• Re: (Score:3, Interesting)

          by the_womble (580291)

          The Mozilla Foundation's about page says:

          The Mozilla Foundation is a California non-profit corporation exempt from Federal income taxation under IRC 501(c)(3). It is governed by its Board of Directors.

          I am not sure about US usage, but in the UK and many other countries a corporation created by registration (with the registrar of companies - Companies House in the UK) is correctly referred to as a company, regardless of whether it is a profit making or non-profit company.

      • Company is also a military term for a medium-sized group of soldiers (Wikipedia says on the order of 100-200).
    • Re: (Score:3, Insightful)

      When you wish to download Firefox or Thunderbird, you are redirected from Mozilla.org to Mozilla.com, so in this case calling it a company is most certainly correct - the Mozilla corporation is distributing the software to you, not the Mozilla foundation.
    • by Anonymous Coward on Thursday July 16, 2009 @11:43AM (#28717661)

      Geezus....I should probably stop reading this site, it seems that everyone is so sure of themselves and are ALWAYS in the right that you actually have time to quabble over insignificant details. yeah he may have been incorrect (doubtful!) but do really think that the point was lost to anyone that read it? or caused ANY confusion? Why bother then?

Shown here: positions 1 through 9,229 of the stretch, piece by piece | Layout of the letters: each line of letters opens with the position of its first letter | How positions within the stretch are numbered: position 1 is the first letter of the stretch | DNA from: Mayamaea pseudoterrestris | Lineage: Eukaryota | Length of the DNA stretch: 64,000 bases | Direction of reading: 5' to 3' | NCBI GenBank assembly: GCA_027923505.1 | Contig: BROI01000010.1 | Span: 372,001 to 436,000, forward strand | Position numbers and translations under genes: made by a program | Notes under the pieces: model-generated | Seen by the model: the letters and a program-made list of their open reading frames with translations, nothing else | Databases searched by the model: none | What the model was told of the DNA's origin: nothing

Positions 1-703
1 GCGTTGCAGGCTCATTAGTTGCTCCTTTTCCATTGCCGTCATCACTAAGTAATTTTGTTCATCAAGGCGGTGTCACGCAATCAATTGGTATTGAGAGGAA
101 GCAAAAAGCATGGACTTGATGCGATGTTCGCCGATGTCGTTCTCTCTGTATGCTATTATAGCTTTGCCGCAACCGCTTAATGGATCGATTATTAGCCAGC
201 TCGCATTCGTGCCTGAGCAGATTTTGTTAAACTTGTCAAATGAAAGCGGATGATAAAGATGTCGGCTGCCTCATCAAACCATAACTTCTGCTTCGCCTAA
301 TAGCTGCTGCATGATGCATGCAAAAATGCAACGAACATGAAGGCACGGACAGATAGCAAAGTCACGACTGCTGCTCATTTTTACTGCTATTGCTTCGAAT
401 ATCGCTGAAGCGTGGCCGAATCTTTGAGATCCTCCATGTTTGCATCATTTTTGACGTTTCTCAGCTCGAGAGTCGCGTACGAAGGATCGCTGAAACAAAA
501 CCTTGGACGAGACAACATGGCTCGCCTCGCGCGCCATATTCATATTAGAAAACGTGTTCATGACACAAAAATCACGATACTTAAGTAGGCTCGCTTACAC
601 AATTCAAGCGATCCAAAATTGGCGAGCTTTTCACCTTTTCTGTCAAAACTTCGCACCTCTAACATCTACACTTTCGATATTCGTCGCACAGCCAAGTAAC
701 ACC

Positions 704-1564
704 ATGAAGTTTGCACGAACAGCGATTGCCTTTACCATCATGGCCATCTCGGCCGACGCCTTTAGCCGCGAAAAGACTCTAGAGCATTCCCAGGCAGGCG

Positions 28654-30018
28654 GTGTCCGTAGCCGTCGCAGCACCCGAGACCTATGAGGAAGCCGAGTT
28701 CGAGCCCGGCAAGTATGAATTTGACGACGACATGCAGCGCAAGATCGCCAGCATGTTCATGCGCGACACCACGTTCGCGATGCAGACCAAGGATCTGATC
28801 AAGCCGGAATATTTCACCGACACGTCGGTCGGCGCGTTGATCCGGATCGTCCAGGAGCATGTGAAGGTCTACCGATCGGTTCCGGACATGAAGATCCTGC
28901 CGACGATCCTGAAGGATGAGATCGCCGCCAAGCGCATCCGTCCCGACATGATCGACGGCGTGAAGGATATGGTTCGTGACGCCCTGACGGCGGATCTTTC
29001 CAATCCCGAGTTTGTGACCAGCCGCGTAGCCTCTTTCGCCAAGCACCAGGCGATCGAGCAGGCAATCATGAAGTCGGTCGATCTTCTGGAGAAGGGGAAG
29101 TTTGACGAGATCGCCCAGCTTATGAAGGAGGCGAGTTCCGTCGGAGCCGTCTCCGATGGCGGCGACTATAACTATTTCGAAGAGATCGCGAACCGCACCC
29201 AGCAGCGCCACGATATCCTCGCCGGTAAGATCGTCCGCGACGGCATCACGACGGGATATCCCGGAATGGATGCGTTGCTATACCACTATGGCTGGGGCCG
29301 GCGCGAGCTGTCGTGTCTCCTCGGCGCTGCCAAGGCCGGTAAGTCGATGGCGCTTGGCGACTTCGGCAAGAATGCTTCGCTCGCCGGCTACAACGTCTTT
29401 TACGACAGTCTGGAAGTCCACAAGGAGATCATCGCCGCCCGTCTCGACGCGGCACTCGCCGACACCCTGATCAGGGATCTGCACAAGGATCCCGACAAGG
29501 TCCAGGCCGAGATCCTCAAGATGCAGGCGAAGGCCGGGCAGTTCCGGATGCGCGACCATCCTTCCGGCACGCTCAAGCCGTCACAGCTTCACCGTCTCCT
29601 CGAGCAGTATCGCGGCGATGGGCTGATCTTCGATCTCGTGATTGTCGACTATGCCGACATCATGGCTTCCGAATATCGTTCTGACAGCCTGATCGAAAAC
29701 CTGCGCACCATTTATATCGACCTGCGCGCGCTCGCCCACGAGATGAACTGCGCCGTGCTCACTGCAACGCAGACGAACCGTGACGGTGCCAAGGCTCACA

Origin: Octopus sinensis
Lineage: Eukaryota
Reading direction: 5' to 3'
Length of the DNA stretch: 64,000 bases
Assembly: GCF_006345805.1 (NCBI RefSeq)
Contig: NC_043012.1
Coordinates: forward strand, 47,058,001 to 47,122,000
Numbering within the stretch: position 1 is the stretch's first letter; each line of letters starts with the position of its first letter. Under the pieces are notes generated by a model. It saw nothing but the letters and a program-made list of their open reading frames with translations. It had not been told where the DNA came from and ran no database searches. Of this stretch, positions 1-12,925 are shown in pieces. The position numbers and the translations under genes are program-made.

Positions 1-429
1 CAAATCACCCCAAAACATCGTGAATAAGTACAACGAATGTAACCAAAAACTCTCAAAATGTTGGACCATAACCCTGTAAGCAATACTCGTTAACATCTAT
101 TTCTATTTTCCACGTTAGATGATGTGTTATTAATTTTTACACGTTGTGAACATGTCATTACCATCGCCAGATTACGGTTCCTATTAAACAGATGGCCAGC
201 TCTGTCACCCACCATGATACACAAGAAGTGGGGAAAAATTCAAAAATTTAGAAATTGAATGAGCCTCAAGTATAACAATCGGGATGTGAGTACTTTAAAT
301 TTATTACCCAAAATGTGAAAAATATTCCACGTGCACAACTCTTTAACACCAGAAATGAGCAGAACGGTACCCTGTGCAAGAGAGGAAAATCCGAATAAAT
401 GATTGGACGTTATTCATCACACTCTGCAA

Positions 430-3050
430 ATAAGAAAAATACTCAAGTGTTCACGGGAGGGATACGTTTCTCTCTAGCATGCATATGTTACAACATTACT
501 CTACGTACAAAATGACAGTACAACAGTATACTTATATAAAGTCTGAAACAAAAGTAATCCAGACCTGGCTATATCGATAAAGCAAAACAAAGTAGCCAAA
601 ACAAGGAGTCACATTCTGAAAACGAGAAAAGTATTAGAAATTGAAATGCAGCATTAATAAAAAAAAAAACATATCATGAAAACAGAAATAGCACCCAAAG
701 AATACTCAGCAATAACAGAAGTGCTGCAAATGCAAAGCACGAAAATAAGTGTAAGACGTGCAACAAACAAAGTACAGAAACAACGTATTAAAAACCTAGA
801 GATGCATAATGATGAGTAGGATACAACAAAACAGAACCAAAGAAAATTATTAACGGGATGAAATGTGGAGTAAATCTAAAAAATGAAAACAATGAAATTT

get over yourselves, we aren't all born perfect, and may make mistakes. There is absolutely no reason to jump all over somebody for such a piddly mistake, EXCEPT TO BOOST YOUR OWN EGO!

      rant off....

      • Re: (Score:2, Insightful)

        by plague3106 (71849)

        Well, we can't let people actually discuss the issue here, which is a zero day exploit in a FOSS project. Nope, we'll gloss over that and nitpick the word used to describe Mozilla.

  • Everyone download NoScript Pronto!

  • Let's see how long it takes them to patch this

    Probably won't be too long
  • by vertinox (846076) on Thursday July 16, 2009 @10:33AM (#28716525)